Field Notes on Love

Field Notes on Love

Jennifer E. Smith

For Jack, who has many adventures ahead of him

Mae wakes, as she does each morning, to the sound of a train.

Even before she opens her eyes, she can feel the low rumble of it straight through to her toes, but it’s the whistle that finally tears at the thin gauze of sleep. She turns over to peer through the blinds. Just beyond their backyard, a long chain of silver cars is streaking past.

Two weeks from now, she’ll be standing in the middle of Penn Station, waiting for a train not so different from this one. The minute she steps on board, she’ll no longer be a fixed point on the map, the way she’s been her whole life.

On the other side of the ocean, a boy named Hugo is holding the tickets that will carry them both across the country. He’s thinking of that old math problem, the one where two different trains leave from two different stations traveling at two different speeds.

The point was always to figure out where they’d meet.

But nobody ever explained what would happen once they did.

They both sit very still, three thousand miles between them. Hugo is staring at the word printed neatly across the bottom of the tickets: California. Mae is watching out her window as the train disappears. If you saw them, you might think they were waiting for something. But what they actually are—what they’ve each always been—is ready.

The shock of it takes a few minutes to absorb. During that time, Hugo sits with his head bent, his fingers laced behind his neck, trying to process the fact that Margaret Campbell—his girlfriend of nearly three years—is breaking up with him.

“You know I’ll always love you,” she says, then adds, “in a way.”

Hugo winces at this. But Margaret seems determined to forge ahead.

“The thing is,” she says, and he lifts his head, interested to find out what—precisely—it is, this thing that’s apparently happening. She gazes back at him with something like sympathy. “You can’t stay with someone only out of inertia, right?”

It’s clear the correct answer here is “Right.” But Hugo can’t bring himself to say it. He just continues to stare at her, wishing his brain weren’t quite so muddled.

“I know you must feel the same way,” she continues. “Things have been off between us for ages now. It’s obvious that it’s not working—”

“Is it?” Hugo asks, and Margaret gives him a weary look. But he’s not trying to be cheeky. It’s just that none of this seems particularly obvious to him, and his face prickles with warmth as he wonders how he managed to get it all so wrong.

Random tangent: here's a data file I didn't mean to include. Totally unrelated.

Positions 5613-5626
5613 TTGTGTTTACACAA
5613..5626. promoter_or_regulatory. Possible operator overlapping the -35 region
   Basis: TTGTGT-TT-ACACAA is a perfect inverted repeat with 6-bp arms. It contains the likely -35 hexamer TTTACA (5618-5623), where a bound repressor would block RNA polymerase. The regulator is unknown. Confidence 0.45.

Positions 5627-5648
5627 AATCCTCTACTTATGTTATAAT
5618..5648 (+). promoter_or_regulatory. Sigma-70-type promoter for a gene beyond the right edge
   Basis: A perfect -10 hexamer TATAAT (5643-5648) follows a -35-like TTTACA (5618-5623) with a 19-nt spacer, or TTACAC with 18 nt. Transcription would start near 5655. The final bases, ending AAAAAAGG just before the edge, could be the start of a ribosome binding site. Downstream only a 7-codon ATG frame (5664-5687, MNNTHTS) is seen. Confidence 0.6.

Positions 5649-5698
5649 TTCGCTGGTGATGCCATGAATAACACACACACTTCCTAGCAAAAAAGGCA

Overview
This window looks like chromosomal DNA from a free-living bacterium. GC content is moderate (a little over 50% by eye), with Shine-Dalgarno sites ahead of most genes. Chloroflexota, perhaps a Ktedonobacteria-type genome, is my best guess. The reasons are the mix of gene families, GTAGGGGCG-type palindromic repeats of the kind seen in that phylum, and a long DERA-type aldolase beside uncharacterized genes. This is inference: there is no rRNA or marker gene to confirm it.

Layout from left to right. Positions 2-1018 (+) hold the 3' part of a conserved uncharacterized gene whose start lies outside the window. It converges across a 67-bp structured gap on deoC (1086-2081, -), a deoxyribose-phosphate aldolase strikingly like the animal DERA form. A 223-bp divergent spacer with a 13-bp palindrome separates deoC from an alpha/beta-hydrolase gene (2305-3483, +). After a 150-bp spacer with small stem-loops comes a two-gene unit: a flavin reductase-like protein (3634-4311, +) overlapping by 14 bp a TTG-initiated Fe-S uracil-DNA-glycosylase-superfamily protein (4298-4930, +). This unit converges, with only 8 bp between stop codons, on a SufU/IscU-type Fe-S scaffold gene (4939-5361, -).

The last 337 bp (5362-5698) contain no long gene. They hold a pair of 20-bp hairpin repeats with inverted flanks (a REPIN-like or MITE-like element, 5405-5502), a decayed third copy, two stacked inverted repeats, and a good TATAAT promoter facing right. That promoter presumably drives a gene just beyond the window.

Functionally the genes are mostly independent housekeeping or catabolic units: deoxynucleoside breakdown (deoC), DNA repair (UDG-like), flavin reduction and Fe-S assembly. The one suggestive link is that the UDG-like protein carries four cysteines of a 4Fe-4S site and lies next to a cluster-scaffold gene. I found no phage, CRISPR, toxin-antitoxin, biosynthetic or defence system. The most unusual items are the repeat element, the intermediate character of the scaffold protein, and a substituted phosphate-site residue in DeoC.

“Hugo. Come on. It’s been hard enough when we’re right across the road from each other. We must be barking mad to think we can do this when I’m all the way in California and you’re—”

    She stops abruptly, and they both blink at each other.

“Here,” he says eventually, his voice flat.

Margaret sighs. “See, that’s just it. Maybe if you’d stop acting like getting a scholarship to a perfectly good uni is the worst thing that’s ever happened to anyone in the history of—”

“I’m not.”

“You are.”


“Hugo,” she says, interrupting him. “You’ve been in terrible form all summer. I’m not the only one who’s noticed. I realize this isn’t what you wanted, but at some point you just have to…well, get on with it, I suppose.”

He scratches at his knee, unable to look at her. She’s right, and they both know it, but the fact of this makes him want to crawl under the bed to avoid the rest of the conversation.

“Listen, I get it,” she says, playing with the end of her blond ponytail. “If things were different, this wouldn’t have been your first choice.”

This is only half-true. Hugo certainly wouldn’t have minded trying for Oxford or Cambridge or St. Andrews, all of which would’ve been options had his A levels been the only consideration. But the University of Surrey is highly regarded too. It’s more that he never had a choice in the matter, that his path was set out for him long ago, and something about that has always made him feel like an animal at the zoo, penned in and pacing and a bit claustrophobic.

“But if things were different,” Margaret continues, “you wouldn’t have been offered the scholarship at all.”

    She says this as if it were nothing, an incidental detail, and not the very thing Hugo has been torturing himself over for years now. Because he didn’t get a scholarship to the University of Surrey for being a brilliant essayist (which he is) or a maths genius (which he’s not). He didn’t get it for his skills as a pianist (though he’s decent) or his ability on the football pitch (he’s completely rubbish). It’s not the result of any particular skill or talent or accomplishment.

No, Hugo got the scholarship—as did his five siblings—simply for being born.

The minute they arrived in the world—one after another, Hugo bringing up the rear—they were showered with gifts. The local market gave them a year’s supply of formula. The pharmacy sent a truckload of free nappies. The mayor came to visit with keys to the city: six of them, one for each of England’s fifth-ever set of sextuplets, affectionately dubbed “the Surrey Six.” And a wealthy donor presented their exhausted and deeply overwhelmed parents with scholarships to the local university for each of their half-dozen newborns.

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